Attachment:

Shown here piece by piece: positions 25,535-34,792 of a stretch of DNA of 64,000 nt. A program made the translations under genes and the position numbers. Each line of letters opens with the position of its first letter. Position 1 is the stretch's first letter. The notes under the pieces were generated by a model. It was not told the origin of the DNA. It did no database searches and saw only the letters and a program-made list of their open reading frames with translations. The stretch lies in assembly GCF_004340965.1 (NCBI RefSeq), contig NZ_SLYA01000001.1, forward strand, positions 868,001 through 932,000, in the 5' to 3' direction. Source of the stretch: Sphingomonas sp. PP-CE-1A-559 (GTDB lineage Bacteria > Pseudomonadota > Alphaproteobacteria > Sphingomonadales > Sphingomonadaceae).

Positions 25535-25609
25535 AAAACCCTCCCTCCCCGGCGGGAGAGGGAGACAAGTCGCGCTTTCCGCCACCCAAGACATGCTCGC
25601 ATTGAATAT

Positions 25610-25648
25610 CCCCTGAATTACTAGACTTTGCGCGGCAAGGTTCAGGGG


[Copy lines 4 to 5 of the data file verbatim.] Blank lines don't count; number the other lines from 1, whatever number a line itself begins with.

25601 ATTGAATAT

Positions 25610-25648